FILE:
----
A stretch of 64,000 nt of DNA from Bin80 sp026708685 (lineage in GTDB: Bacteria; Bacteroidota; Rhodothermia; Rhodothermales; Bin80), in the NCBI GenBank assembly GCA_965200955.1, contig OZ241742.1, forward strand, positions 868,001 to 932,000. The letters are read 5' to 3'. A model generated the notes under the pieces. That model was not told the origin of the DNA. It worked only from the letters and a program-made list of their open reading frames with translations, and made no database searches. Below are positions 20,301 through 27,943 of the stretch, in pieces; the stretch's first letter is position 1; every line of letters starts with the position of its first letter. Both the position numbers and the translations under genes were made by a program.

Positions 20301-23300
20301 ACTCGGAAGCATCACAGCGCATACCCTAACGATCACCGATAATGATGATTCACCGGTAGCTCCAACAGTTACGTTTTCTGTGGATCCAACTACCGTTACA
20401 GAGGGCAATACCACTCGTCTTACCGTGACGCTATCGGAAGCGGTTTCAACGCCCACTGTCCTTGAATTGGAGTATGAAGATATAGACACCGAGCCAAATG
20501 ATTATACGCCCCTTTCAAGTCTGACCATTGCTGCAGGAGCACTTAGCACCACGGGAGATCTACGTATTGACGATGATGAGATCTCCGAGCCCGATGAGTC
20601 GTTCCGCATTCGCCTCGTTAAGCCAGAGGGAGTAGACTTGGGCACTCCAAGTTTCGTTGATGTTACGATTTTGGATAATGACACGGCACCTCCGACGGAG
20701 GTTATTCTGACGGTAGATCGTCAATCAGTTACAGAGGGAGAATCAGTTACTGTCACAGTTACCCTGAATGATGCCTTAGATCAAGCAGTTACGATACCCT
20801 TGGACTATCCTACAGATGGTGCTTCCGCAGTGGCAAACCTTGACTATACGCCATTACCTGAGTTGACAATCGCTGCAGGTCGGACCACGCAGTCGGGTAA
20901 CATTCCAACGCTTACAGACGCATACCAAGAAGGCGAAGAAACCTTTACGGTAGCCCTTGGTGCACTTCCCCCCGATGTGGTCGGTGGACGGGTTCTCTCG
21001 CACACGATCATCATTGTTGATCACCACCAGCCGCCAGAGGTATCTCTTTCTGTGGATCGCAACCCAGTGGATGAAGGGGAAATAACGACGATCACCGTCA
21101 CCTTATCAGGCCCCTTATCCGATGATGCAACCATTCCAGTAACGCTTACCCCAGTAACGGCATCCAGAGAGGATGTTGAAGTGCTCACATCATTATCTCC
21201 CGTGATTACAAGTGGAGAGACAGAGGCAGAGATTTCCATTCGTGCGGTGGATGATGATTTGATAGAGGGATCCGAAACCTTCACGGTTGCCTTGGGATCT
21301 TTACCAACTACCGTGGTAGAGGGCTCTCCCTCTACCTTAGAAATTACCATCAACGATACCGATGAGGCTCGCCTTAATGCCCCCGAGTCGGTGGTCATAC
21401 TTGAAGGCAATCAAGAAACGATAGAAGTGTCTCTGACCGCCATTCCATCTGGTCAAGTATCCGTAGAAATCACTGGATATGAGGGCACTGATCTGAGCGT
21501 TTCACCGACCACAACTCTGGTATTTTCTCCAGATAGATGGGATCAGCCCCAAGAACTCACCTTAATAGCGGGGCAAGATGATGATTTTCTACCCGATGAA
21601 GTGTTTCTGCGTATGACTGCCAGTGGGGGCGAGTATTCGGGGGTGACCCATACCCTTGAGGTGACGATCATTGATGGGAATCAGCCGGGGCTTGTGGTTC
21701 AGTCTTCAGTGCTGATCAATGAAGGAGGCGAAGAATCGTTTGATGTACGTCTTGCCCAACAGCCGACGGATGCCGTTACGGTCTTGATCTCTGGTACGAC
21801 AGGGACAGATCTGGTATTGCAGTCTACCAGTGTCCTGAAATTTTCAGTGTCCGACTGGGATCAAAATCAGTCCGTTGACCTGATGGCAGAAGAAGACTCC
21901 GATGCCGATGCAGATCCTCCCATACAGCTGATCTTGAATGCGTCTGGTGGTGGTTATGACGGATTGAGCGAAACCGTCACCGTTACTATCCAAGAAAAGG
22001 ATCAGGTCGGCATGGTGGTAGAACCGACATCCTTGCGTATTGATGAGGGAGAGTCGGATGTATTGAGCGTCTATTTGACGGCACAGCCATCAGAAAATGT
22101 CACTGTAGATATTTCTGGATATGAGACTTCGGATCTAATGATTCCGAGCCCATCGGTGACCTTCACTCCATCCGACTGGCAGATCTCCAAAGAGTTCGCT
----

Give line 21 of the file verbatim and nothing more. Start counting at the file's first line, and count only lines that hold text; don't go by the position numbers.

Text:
22101 CACTGTAGATATTTCTGGATATGAGACTTCGGATCTAATGATTCCGAGCCCATCGGTGACCTTCACTCCATCCGACTGGCAGATCTCCAAAGAGTTCGCT